Posted: May 1, 2014
LEGISLATIVE HALL NOTEBOOK
By Celia Cohen
Politics is sports for flabby people.
So it probably was inevitable that a politician like Terry Spence, a Republican ex-legislator who used to be the speaker, would wind up chumming around with a revered sports figure like Tubby Raymond, the retired football coach at the University of Delaware.
About three years ago, Raymond painted Spence's portrait. This is part of Raymond's second act.
Raymond used to paint portraits of his football players, but he has moved on to politicians. His portraits can go for $5,000 or $7,500 with the proceeds designated for the Tubby Raymond Fund for charitable causes.
Spence was pleased. He kind-of-sort-of hoped -- all right, whined -- that his portrait should find a home in Legislative Hall in Dover.
His timing was not good, though. The Democrats had taken over the Delaware General Assembly, and the wishes of a Republican ex-speaker were not something to be spoken for.
But this is politics, where there is a celebrated tradition for making things happen. Logrolling!
Raymond got out his paints. He painted Bob Gilligan, the Democratic ex-speaker. He painted Thurman Adams, the late Democratic president pro tem. He painted Nancy Cook, the Democratic ex-senator who used to co-chair the Joint Finance Committee.
Now there were a whole bunch of Democrats who also wanted their portraits in Legislative Hall, and guess what?
There was a ceremony Thursday afternoon in Legislative Hall to present the portraits of Spence, Gilligan, Adams and Cook to be on display ever after.
In keeping with the tone of this whole endeavor, it turned out to be fairly comic.
As a crowd was gathering about 10 minutes before the presentation was supposed to begin, word spread that the portraits were still at Buena Vista, the state conference center near New Castle, where they were being stored.
Somehow a van had gone to Buena Vista to pick up four easels and bring them to Legislative Hall, but the portraits? Forgotten.
This could not be regarded as entirely surprising. It was pretty much of a Mike Harkins show.
Harkins, who was in charge because he collected a lot of the contributions that paid for the portraits, is a Republican ex-secretary of state and constant man-about-town, except for that stretch of time his gaddings were interrupted by the feds. Whatever he does, it always seems to have a madcap way of falling apart before coming together, so this was nothing new.
The portraits finally arrived about an hour late to a great cheer. They were delivered by Desiree Williams, who took over the running of Buena Vista only last month and heroically drove the portraits to Dover herself in her own Mazda 6.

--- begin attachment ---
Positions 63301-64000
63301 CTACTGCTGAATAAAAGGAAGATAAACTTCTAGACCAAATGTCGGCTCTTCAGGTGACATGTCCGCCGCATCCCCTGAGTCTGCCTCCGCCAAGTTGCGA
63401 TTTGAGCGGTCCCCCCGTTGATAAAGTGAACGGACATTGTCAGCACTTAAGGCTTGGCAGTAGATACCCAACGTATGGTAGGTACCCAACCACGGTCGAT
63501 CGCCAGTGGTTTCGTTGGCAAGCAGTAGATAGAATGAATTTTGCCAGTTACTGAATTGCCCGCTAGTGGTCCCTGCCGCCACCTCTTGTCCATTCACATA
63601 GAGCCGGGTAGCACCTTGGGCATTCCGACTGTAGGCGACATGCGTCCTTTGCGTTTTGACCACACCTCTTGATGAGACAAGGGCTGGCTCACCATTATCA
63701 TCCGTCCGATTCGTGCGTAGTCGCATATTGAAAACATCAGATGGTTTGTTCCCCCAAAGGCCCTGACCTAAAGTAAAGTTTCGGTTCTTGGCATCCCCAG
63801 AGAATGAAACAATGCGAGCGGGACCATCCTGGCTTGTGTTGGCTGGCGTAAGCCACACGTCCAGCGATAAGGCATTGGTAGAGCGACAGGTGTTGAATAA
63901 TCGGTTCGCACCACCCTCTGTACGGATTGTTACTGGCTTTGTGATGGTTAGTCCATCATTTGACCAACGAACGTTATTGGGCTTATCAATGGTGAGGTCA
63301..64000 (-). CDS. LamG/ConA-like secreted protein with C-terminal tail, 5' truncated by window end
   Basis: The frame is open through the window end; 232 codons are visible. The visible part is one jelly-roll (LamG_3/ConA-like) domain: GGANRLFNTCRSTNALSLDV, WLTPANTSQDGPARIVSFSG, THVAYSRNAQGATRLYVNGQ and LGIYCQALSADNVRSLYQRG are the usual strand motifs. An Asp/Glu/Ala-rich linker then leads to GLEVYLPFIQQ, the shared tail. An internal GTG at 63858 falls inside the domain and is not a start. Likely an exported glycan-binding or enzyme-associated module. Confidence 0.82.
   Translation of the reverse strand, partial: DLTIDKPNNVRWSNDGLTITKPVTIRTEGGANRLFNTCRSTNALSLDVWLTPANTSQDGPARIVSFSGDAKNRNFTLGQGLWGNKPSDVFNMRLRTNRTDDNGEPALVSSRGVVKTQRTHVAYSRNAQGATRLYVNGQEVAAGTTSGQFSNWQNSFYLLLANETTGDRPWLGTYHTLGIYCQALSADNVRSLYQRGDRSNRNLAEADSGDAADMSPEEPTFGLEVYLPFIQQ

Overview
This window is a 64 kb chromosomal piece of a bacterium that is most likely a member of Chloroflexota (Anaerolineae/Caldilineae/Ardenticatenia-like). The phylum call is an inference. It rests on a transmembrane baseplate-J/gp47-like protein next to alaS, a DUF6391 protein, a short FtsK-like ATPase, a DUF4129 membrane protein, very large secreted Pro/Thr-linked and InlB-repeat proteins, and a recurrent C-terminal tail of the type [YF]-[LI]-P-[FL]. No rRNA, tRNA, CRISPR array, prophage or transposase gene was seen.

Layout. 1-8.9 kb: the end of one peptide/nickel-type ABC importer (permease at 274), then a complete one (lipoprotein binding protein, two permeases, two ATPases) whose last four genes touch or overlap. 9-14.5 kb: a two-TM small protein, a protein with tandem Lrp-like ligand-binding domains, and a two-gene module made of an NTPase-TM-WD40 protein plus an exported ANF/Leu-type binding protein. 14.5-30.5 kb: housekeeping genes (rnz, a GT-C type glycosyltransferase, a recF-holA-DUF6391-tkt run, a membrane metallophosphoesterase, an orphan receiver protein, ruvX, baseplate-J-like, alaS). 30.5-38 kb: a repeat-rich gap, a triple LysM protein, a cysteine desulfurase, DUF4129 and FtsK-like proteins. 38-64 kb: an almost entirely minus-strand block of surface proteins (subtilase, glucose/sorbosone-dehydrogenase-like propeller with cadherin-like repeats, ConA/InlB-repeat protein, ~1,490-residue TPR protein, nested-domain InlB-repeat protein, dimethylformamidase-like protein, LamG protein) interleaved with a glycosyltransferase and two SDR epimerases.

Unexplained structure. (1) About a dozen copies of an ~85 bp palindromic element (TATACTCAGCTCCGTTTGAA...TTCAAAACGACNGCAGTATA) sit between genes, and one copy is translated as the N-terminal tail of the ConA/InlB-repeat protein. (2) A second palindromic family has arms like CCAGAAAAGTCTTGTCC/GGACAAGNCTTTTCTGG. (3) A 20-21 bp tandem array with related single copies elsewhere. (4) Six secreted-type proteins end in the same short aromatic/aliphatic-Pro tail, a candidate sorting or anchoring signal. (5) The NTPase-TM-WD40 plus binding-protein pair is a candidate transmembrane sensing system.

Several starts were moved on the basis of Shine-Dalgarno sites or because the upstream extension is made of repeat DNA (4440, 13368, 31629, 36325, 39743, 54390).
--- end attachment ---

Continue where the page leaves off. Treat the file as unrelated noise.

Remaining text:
Tom Cook, the finance secretary who is Nancy Cook's son, was largely responsible for getting everything sorted out. He told Williams she was a modern Caesar Rodney.
Then he quipped to her, "If this was one or two weeks earlier, we would have put you up for sainthood, as well."
# # #
The Judicial Nominating Commission has served up a list of candidates for the second judgeship that has come open since Bill Chandler, the former chancellor, became the commission's chair, and something has become clear.
The fix is not in.
Judgeships are notorious for the intrigue that surrounds them and the way they so often seem "wired." In the last round, there was speculation for months that Leo Strine Jr. would be elevated from chancellor to chief justice, to be followed by Andy Bouchard stepping down as the chair of the Judicial Nominating Commission to be appointed chancellor.
It happened, but not without a wrinkle.
Bouchard was regarded as such a shoo-in for chancellor that other people were not even applying, even though it was an opening for the state's most storied judgeship, the chief of the Court of Chancery, where corporate law is made.
Under Chandler, the Judicial Nominating Commission went recruiting and forced a tough choice on Jack Markell, the Democratic governor, by sending him the names of Bouchard and Dave McBride, both respected corporate law practitioners.
Now there is an opening on the Superior Court to replace Charles Toliver, who is retiring, and the confidential list from the commission to the governor is said to be flush with five candidates:
Kate Aaronson, the chief disciplinary counsel; Diane Coffey, a lawyer who was the chief prosecutor in New Castle County; Richard Forsten, a lawyer who is counsel to the Republican Party; Lisa Hatfield, a lawyer who is also the Newark alderman; and Ferris Wharton, a public defender and former prosecutor who was the Republican candidate for attorney general in 2006.
All of the candidates are Republicans, because the constitution requires the courts to be politically balanced, and Toliver is giving up a Republican seat. Still, the governor and the Senate, which has to confirm the next judge, are Democratic, so it could get interesting.
Forsten and Wharton are indisputably card-carrying Republicans, and if it is too much, there are still the three others, who are much less so.